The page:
Is the SEC Ready to Lead on ESG?
Climate is a topic that has gone from largely ignored to most talked about by the Commission. Then a new sheriff came to town — the Biden Administration. The SEC hired a climate expert to serve on the senior staff. The Acting Chair asked the Division of Corporation Finance to evaluate the 10 year old agency disclosure requirements in the area. The Division of Enforcement announced the formation of a Task Force that will investigation questions relating to ESG. The Division of Examinations announced its 2021 Exam Priorities in a release that focused in part on the issue.
As last week drew to a close the Acting Director of the Division of Corporation Finance, John Coates, delivered remarks on the adoption of ESG standards at the Annual Tulane Corporate Law Institute (here). His remarks centered on questions and considerations which are the keys to an effective ESG disclosure system.
The SEC, Mr. Coates stated, “should help lead the creation of an effective ESG disclosure system so companies can provide investors with information they need in a cost-effective manner.” The creation of the applicable standards is not likely to be simple or quick, the Acting Director noted, citing a series of important questions. Those include: 1) What disclosures are most useful; 2) the proper balance between principles and metrics; 3) the degree of standardization across industries; 4) the best way to “verify or provide assurance” about disclosures; and 5) how to compare global disclosures.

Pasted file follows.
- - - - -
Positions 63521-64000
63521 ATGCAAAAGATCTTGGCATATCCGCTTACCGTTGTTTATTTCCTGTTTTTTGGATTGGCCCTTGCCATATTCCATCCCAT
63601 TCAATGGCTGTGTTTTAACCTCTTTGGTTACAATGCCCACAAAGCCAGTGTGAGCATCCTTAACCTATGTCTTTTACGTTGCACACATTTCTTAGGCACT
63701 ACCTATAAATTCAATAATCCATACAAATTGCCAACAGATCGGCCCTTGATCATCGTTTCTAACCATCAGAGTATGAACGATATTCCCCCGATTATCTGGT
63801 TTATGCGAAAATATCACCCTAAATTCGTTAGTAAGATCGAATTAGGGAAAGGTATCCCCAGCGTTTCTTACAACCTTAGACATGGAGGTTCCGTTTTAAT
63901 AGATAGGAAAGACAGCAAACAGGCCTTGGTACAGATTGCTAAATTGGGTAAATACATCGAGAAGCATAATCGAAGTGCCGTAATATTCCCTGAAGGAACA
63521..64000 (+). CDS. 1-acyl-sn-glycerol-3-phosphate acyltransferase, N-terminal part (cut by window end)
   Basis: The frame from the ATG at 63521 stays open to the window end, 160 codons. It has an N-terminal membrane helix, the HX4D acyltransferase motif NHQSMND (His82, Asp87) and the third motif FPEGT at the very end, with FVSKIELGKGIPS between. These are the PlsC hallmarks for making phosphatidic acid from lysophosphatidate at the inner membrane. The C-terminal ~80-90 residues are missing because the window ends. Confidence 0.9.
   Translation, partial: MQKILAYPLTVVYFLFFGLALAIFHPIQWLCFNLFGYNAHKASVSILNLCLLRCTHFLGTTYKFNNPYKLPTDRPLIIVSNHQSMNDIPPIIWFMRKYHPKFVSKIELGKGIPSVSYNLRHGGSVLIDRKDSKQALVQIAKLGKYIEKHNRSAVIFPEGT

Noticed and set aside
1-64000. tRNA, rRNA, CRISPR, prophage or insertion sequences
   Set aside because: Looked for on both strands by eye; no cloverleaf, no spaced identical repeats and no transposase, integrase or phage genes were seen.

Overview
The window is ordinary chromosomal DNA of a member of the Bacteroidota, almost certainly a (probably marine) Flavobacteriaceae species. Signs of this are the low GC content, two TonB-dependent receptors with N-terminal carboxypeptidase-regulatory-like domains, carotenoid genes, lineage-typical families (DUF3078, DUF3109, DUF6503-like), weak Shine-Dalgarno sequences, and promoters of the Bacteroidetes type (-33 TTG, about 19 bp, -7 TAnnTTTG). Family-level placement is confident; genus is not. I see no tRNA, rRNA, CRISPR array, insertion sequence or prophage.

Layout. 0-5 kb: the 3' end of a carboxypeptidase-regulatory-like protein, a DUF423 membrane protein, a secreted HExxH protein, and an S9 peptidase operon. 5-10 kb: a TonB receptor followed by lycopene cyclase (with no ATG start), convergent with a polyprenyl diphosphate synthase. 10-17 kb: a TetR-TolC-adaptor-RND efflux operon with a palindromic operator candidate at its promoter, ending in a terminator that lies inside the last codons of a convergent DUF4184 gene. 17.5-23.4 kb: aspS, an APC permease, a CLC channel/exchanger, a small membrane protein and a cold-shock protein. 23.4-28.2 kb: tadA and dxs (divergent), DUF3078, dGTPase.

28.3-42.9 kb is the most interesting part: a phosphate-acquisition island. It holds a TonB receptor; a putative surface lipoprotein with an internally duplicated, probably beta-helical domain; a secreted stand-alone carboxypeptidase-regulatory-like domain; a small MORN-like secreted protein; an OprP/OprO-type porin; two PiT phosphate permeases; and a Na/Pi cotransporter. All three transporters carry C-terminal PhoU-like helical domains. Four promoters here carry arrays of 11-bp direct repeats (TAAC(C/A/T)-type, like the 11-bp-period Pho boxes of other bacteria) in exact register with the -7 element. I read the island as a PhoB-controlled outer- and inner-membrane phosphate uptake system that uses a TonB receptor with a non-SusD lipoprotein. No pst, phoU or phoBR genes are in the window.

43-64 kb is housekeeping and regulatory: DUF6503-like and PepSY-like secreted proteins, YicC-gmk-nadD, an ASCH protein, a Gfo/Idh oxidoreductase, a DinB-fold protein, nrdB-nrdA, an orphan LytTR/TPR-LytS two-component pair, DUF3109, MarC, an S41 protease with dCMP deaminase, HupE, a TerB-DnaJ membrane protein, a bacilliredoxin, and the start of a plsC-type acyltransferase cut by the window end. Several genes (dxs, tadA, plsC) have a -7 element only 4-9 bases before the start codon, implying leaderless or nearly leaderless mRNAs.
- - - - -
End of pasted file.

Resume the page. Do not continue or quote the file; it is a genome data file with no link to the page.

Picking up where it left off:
Consideration of an ESG disclosure system might begin with an evaluation of the framework – should it be based on mandatory or voluntary standards — and if a single, global ESG reporting framework should be adopted, according to Mr. Coates. The former is not as simple as “an on/off switch between mandatory and voluntary disclosure.” The current disclosure system, for example, is more nuanced. It contains elements of each type of system. Currently issuers are required to disclose how the company board considers diversity in identifying director nominees. The system also permits what he called “significant differences” in how firms respond to a variety of mandatory disclosure requirements.
Finally, establishing a global framework is “complex and raises a number of considerations. Funding, governance and public accountability are all critical elements. . .” of a reliable disclosure system. “By seeking to address those considerations . . . the SEC can and should play a leading role in the development of a baseline global framework . . .” that all can use to build upon Mr. Coates concluded.
The repeated actions and directives of the Commission in recent weeks about climate and ESG suggest its readiness to discuss the question. Whether the agency is prepared to assume a leading role on these issues as Mr. Coates suggests is another question.
Presently regulators around the globe are moving forward with the kind of global framework Mr. Coates mentioned. The IOSCO , for example, as well as country regulators such as the Securities and Futures Commission of Hong Kong, are aggressively moving forward in this area. Until recently the U.S. SEC has not been a participant in those matters to any significant degree. Perhaps when Mr. Gensler arrives the agency will be ready to move forward on these critical issues.